And then Liana Nabeel from A-Tur in East Jerusalem entered into the picture and began working at the JICC. We were introduced to Liana through her participation in our Project Managers Course last year. The course included, as one of its parts, a MiniActive workshop, and Liana just completed the MiniActive challenges too early – i.e., from meeting to meeting – so that each time she needed to choose something else. We quickly brought her on board to the JICC, to the East Jerusalem Desk that Ezadeen Elsaad manages. The main challenge that we gave her was to establish MiniActive groups of women in East Jerusalem. We might not have explained it well that we meant 5-6 groups…
Within a few months, 35 – 40 groups were started throughout East Jerusalem, with 180 active women! Liana proved that beyond her activist abilities was her ability to maintain large groups of volunteers. Thus, in Wad Kadum (between Silwan and Jabbel Al-Mukaber) streets are now lit at night, garbage is being picked up more regularly and new garbage receptacles have been put in place. In parts of the Muslim Quarter of the Old City, the phone company, after decades, has fixed exposed and dangling telephone lines. (The electric company in East Jerusalem is our next challenge). In Wad Al-Joz, there were exterminations against fleas and rats, and the water company is beginning to take care of sewage and drainage problems…Just two days ago, potholes were fixed in Silwan, an initiative of the MiniActive women. A significant part of the groups were established by graduates of the first groups and are facilitated by them. And everything is done in a supportive, social atmosphere, a camaraderie of women. It sometimes angers the active male residents when they discover that their meetings, which include the community leaders, accomplish less than the energy that the women’s MiniActive groups create.
One of the important principles that we speak about is that in order to reach solutions effectively, one doesn’t necessarily need to fight the other side – people are surprised every time to discover good people who are willing to help on the ‘other’ side – in the Municipality, in the telephone company, etc. Because the Municipality’s 106 hotline (the equivalent of th American 311) is often the first step in taking care of a large part of the issues, it was important that the hotline would not see these women as annoyances, and that the women did not see the operators as the enemy who doesn’t want to solve the problems. The 106 hotline in Jerusalem is unique in Israel, having technology and work procedures that helps in municipality response to residents calls. It was important to create an encounter that would be the basis of a worthy relationship between the callers and the operators. In addition, if there were communication difficulties – there would be a way to fix them quickly.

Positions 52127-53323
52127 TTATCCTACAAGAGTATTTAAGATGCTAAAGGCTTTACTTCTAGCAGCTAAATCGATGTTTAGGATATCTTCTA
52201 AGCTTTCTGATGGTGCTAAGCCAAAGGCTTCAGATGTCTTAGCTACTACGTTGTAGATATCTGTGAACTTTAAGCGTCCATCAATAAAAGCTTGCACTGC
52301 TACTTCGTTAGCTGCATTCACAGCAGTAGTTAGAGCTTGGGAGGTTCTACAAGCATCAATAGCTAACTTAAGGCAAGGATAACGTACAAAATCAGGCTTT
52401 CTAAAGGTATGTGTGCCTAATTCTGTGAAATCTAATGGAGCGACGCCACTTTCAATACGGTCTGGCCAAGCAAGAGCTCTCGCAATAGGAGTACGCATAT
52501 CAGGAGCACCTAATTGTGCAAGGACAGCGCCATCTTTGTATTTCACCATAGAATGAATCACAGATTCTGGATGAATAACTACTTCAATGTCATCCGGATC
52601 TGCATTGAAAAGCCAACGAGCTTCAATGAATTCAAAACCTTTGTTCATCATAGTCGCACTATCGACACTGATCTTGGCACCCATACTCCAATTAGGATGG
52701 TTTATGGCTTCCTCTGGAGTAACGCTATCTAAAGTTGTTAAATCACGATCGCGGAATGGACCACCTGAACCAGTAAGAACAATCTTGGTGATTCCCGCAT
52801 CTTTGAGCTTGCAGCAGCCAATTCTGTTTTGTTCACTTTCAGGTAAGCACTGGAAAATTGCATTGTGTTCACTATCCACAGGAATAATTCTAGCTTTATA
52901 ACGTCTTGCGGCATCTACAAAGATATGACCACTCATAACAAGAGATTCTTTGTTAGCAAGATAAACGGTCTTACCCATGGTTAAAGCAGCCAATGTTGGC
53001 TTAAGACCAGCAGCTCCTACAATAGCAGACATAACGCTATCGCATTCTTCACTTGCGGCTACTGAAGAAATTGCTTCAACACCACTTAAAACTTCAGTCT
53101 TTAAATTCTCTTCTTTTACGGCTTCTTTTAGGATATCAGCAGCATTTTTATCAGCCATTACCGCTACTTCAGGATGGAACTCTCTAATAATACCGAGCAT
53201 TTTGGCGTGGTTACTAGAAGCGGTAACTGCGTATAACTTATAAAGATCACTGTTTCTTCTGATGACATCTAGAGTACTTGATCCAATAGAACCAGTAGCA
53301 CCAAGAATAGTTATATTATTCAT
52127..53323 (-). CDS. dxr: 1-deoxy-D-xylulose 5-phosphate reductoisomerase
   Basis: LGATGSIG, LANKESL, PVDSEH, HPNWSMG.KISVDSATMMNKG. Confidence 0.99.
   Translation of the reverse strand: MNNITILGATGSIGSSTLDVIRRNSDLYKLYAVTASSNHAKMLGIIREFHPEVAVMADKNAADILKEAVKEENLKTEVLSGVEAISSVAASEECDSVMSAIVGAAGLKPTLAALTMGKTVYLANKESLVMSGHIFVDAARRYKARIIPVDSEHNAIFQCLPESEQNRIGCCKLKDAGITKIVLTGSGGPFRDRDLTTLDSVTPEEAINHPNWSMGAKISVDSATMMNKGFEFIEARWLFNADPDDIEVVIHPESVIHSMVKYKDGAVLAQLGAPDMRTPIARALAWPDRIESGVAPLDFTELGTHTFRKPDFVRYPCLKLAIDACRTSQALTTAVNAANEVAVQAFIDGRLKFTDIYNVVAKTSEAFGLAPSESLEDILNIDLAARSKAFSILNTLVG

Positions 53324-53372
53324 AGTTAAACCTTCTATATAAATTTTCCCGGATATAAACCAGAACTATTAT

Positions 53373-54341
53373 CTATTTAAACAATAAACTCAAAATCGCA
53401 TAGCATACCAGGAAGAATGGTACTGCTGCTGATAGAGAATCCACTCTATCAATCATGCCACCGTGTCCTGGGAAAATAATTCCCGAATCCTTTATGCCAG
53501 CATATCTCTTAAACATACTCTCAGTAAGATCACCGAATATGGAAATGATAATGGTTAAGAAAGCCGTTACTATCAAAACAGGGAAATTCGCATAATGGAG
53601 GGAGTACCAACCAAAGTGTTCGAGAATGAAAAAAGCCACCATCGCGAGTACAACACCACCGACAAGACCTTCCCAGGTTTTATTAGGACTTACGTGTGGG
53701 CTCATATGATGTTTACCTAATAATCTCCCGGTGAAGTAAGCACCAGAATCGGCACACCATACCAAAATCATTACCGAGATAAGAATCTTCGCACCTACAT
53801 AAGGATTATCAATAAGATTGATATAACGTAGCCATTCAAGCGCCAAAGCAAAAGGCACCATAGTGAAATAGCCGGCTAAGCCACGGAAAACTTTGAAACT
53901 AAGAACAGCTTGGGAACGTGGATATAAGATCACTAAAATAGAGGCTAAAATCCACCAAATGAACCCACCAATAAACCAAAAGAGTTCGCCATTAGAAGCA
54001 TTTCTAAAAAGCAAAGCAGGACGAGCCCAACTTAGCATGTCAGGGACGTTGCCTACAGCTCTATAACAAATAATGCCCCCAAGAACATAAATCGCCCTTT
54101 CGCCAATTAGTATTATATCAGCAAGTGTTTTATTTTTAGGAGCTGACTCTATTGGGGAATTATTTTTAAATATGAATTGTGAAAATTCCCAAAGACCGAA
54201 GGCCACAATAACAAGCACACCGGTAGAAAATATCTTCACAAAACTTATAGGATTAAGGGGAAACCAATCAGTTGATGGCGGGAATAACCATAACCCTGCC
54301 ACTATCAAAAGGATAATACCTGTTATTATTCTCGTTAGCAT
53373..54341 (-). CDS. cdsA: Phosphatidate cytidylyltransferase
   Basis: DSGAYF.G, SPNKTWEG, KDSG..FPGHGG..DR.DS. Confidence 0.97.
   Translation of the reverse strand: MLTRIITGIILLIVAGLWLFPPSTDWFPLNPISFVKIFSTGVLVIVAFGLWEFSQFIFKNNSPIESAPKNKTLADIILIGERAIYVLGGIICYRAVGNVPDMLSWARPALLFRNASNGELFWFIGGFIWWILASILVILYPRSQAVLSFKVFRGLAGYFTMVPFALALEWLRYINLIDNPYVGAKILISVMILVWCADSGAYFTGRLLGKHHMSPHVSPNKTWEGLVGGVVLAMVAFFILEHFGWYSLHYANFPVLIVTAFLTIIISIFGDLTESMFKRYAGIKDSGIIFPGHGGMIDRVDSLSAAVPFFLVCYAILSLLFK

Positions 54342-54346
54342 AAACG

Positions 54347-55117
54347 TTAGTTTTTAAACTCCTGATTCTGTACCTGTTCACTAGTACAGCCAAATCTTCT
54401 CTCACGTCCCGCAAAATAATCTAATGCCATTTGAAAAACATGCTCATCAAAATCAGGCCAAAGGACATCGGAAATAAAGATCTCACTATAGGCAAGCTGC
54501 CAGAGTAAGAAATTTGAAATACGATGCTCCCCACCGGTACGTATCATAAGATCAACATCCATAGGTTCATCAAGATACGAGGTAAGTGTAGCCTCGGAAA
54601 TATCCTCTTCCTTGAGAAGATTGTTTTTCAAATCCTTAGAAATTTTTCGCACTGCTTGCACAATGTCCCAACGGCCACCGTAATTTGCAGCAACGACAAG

As a reminder, we once helped this 106 hotline recruit more Arabic-speaking workers, but some recently left (this is expected; it is a job suited to university students), and there is again a shortage of Arabic-speaking operators at the hotline. Liana solved the problem with a unique solution – she would call the hotline in the morning to see if there is an Arabic-speaking operator, and if so, she would text all her participants that this is a day to call. We are of course helping again in recruiting workers, since a lack of Arabic-speaking operators is a difficult obstacle for these women, who really don’t speak Hebrew.
So, as we said, on Tuesday there was a meeting of MiniActive group leaders (about 20). They also included some from west Jerusalem, but much fewer than those from East Jerusalem. It was also an opportunity to thank the American Center in Jerusalem that helped in the process of creating the MiniActive Program. It was a meeting with a slightly unorganized, energetic dynamic – partly because it was necessary to translate everything between Hebrew and Arabic and back again, partly because the activists continued to try to solve more and more problems such as broken stairs in the Muslim Quarter. (What can you do? Once an activist, always and activist…) But in the end we achieved the result we set out to accomplish – enabling the activists and the operators to get to know one another and paving the way for an even more effective ability to stimulate change.
In the days following the meeting, we noticed a significant change in the dynamics with the 106 hotline. If there were additional hiccups in communicating with the hotline they were solved quickly. The energy of the women in the groups and the effective activism they demonstrate In the past few days are creating solutions to many issues in their neighborhoods.